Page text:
Damien Chazelle's biopic about Neil Armstrong chases moments of rapture in the darkness
FIRST MAN (Damien Chazelle). 130 minutes. Opens Friday (October 12). See listing. Rating: NNNN
Damien Chazelle and Ryan Gosling follow the exuberance of La La Land with a project both bigger and smaller, following eight years in the life of Neil Armstrong, the test pilot who joined the Gemini project and eventually became the first man on the moon.
Like Chazelle’s Whiplash, it’s a story of punishment-makes-perfect, as Armstrong weathers one trauma after another to achieve greatness – but this time around, the goal is big enough to be worth the sacrifice.
Gosling gives one of his most contained performances, tuning out the world like a radio to focus on the task at hand – the retro-rocket that won’t fire, the gyroscope that won’t stop spinning, the ground that won’t stop coming up at him. Claire Foy matches his quiet commitment as Janet Armstrong, and though the film doesn’t dwell on the Armstrong’s marriage, we quickly understand why these two people belong together.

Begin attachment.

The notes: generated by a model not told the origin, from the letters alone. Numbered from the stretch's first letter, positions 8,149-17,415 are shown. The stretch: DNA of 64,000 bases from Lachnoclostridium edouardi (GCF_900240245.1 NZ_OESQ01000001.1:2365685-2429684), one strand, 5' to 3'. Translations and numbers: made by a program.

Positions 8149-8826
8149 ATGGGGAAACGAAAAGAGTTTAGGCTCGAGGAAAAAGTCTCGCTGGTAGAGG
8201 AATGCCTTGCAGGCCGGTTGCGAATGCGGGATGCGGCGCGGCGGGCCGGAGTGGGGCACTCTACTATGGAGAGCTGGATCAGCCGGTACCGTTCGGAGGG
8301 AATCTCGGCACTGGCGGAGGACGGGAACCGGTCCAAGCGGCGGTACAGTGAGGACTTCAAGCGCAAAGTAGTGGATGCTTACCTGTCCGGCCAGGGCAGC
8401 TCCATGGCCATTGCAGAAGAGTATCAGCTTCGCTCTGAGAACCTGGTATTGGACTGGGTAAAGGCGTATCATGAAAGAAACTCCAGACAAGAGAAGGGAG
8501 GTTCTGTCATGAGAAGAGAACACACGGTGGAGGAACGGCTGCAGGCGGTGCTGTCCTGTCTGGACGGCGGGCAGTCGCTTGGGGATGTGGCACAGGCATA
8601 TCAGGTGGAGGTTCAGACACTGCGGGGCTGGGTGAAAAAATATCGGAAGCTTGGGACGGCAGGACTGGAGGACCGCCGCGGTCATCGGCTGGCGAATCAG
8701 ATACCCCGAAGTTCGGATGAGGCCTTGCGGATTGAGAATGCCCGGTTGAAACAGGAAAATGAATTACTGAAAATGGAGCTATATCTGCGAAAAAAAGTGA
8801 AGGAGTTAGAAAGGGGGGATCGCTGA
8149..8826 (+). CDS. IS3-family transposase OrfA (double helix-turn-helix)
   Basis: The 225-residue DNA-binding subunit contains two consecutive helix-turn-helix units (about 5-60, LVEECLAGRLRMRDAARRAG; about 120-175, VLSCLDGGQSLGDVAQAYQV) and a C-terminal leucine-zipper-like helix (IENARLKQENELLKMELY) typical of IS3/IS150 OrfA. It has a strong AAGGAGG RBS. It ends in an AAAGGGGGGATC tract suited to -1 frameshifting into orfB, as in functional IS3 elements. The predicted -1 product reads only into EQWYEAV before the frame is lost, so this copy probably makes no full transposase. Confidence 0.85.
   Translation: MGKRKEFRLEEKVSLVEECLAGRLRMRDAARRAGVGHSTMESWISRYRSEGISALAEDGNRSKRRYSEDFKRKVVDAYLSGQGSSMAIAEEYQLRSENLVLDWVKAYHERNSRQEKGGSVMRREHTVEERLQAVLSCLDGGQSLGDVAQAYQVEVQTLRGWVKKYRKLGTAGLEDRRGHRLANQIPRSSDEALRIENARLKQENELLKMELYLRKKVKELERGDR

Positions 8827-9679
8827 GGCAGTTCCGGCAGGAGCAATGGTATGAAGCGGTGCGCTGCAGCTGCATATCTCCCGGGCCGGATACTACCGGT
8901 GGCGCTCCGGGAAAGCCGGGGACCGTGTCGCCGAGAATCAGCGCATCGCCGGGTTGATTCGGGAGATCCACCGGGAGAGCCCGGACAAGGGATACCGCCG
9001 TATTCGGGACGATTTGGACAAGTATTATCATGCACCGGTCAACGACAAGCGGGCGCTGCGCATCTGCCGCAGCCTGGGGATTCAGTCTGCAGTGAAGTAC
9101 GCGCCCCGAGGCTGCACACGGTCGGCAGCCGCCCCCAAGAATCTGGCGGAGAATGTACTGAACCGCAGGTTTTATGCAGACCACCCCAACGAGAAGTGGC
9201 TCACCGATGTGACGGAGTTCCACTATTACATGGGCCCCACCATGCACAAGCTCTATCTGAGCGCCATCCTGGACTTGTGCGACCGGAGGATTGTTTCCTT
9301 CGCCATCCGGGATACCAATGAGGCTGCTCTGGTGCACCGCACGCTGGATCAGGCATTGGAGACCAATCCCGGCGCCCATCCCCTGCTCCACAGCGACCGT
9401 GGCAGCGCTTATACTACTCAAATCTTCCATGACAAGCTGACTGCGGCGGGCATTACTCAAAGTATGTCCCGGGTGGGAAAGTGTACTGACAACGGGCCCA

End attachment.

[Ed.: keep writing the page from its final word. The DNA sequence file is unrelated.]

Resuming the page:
As for the space stuff – well, it’s magnificent. (Consumer advisory: see this in IMAX. It matters.)
Aware they’re treading similar territory to Philip Kaufman’s The Right Stuff and Ron Howard’s Apollo 13, Chazelle and cinematographer Linus Sandgren strike off in a more impressionistic direction with First Man’s space sequences, chasing moments of rapture in the darkness. Armstrong’s doing the same.